ANKARA (Reuters) - Islamic finance is increasingly important in the global economy and needs to be better integrated into the international financial system, German Finance Minister Wolfgang Schaeuble told a meeting of the Group of 20 (G-20) leading economies on Saturday.
Islamic finance, which has its core markets in the Middle East and Southeast Asia, follows religious principles that ban interest and shun outright speculation, and as such is seen as an alternative to interest-based banking.
"We all have a better understanding of the risks and role of Islamic finance now," Mr Schaeuble, reporting on the G-20's Investment and Infrastructure Working Group, told G-20 finance ministers and central bankers gathered in Ankara.
The World Bank, Islamic Development Bank and countries including Saudi Arabia and South Africa had shared their practical experiences with asset-backed financing and Islamic finance in particular over the past year, he said.
"Islamic finance is growing in importance for the global economy. It is therefore important that international financial institutions consider questions related to integrating Islamic finance into global finance," Mr Schaeuble said, according to a text of his speech obtained from the German delegation.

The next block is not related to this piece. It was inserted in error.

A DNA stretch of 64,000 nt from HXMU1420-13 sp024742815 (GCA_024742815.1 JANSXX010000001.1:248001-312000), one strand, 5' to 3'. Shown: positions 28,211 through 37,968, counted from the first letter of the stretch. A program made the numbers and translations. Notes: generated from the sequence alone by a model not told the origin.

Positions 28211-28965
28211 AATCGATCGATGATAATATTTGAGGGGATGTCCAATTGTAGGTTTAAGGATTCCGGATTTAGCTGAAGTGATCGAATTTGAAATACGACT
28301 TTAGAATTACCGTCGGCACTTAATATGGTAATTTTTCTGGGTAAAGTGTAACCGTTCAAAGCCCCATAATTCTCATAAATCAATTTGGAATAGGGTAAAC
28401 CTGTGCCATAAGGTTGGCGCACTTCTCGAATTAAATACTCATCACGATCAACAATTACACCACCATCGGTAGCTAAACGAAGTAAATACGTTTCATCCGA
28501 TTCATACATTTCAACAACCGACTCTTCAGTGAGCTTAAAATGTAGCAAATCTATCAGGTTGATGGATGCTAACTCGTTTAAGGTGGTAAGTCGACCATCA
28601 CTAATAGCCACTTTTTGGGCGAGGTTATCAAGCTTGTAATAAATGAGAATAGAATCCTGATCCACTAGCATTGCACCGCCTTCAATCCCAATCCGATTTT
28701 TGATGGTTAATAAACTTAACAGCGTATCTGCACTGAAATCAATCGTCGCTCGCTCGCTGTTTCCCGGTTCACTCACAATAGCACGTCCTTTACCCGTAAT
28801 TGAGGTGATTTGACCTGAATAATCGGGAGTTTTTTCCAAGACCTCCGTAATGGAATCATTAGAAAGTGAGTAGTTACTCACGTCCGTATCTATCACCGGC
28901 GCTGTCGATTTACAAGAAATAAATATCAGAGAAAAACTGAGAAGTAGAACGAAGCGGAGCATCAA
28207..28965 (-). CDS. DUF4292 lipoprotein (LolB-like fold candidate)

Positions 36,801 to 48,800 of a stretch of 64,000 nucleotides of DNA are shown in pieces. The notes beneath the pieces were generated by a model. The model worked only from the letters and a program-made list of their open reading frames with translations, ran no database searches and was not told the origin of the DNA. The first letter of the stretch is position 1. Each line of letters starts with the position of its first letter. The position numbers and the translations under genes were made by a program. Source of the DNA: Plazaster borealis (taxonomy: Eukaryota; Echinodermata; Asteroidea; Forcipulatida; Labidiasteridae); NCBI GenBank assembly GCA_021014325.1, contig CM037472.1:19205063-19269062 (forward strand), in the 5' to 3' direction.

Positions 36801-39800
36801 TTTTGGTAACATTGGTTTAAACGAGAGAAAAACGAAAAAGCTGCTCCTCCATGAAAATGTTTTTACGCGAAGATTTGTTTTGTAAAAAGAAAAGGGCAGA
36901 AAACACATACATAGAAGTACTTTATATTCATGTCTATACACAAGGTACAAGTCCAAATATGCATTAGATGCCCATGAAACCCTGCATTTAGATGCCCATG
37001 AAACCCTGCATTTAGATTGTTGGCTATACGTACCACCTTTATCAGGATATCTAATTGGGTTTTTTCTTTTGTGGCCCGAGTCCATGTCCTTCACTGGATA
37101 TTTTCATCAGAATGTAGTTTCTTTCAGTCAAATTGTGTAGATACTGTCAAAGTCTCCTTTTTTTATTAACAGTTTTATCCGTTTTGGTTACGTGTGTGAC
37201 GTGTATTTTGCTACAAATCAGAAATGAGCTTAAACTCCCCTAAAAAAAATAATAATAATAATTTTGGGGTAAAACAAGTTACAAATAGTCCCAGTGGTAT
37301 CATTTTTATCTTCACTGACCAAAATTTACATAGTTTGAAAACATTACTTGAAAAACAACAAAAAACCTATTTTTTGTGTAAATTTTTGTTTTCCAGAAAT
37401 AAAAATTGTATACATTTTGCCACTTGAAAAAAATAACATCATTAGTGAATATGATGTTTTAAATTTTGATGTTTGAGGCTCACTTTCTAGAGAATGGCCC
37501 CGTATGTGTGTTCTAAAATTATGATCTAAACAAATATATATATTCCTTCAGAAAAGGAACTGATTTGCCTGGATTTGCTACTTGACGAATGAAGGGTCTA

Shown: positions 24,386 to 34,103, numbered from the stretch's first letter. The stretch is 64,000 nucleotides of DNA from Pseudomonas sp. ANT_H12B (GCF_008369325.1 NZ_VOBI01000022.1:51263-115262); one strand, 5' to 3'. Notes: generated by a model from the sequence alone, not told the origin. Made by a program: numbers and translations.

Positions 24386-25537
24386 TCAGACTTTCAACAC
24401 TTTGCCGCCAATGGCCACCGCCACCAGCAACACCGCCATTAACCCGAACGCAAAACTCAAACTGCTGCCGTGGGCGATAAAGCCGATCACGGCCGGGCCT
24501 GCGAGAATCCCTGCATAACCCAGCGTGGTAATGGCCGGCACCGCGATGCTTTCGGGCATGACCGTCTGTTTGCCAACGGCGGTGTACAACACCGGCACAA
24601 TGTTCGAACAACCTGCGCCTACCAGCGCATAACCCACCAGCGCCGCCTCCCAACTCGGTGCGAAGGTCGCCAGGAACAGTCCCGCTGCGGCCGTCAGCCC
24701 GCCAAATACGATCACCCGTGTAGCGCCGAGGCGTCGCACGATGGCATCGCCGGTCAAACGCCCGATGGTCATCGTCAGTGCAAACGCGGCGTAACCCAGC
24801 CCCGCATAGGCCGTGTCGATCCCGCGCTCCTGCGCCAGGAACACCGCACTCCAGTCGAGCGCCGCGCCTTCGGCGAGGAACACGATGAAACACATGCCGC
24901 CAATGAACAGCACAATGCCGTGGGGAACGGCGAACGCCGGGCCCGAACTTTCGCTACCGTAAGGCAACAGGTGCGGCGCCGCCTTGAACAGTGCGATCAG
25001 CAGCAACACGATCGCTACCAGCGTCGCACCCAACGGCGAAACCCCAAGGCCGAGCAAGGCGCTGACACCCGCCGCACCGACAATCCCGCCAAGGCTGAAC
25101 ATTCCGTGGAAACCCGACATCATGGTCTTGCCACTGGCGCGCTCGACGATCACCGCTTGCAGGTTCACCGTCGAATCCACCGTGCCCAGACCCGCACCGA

Islamic finance holds systemic importance in countries such as Kuwait and Qatar, and has made wider gains buoyed by support from governments such as Pakistan and Turkey.
The asset-backed nature of Islamic finance should in theory make it ideal to build highway networks, ports and other big projects. An estimated $800 billion worth of infrastructure financing will be needed each year in Asia alone over the next decade, according to the Asian Development Bank.